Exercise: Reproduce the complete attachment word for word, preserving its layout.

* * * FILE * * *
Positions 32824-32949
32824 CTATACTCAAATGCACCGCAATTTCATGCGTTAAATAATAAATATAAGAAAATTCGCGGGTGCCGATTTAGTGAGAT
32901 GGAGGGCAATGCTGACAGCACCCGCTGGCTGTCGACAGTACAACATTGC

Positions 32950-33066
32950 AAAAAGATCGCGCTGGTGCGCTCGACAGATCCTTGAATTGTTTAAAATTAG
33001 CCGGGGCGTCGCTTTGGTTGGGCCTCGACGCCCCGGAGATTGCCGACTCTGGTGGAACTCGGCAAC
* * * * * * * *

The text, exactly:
Positions 32824-32949
32824 CTATACTCAAATGCACCGCAATTTCATGCGTTAAATAATAAATATAAGAAAATTCGCGGGTGCCGATTTAGTGAGAT
32901 GGAGGGCAATGCTGACAGCACCCGCTGGCTGTCGACAGTACAACATTGC

Positions 32950-33066
32950 AAAAAGATCGCGCTGGTGCGCTCGACAGATCCTTGAATTGTTTAAAATTAG
33001 CCGGGGCGTCGCTTTGGTTGGGCCTCGACGCCCCGGAGATTGCCGACTCTGGTGGAACTCGGCAAC